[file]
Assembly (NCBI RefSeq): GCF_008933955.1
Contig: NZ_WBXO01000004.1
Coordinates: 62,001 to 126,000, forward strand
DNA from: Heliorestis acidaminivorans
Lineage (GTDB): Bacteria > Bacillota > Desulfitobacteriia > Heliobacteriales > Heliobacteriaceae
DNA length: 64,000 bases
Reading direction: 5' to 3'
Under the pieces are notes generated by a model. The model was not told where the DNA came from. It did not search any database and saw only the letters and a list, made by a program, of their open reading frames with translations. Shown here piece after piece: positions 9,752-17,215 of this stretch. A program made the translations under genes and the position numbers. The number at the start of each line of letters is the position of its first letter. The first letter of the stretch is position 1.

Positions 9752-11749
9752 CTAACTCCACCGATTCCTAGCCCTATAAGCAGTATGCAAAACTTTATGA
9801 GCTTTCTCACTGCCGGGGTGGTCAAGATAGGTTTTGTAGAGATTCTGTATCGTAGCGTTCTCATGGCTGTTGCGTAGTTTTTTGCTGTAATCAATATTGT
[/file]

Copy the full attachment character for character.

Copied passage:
Assembly (NCBI RefSeq): GCF_008933955.1
Contig: NZ_WBXO01000004.1
Coordinates: 62,001 to 126,000, forward strand
DNA from: Heliorestis acidaminivorans
Lineage (GTDB): Bacteria > Bacillota > Desulfitobacteriia > Heliobacteriales > Heliobacteriaceae
DNA length: 64,000 bases
Reading direction: 5' to 3'
Under the pieces are notes generated by a model. The model was not told where the DNA came from. It did not search any database and saw only the letters and a list, made by a program, of their open reading frames with translations. Shown here piece after piece: positions 9,752-17,215 of this stretch. A program made the translations under genes and the position numbers. The number at the start of each line of letters is the position of its first letter. The first letter of the stretch is position 1.

Positions 9752-11749
9752 CTAACTCCACCGATTCCTAGCCCTATAAGCAGTATGCAAAACTTTATGA
9801 GCTTTCTCACTGCCGGGGTGGTCAAGATAGGTTTTGTAGAGATTCTGTATCGTAGCGTTCTCATGGCTGTTGCGTAGTTTTTTGCTGTAATCAATATTGT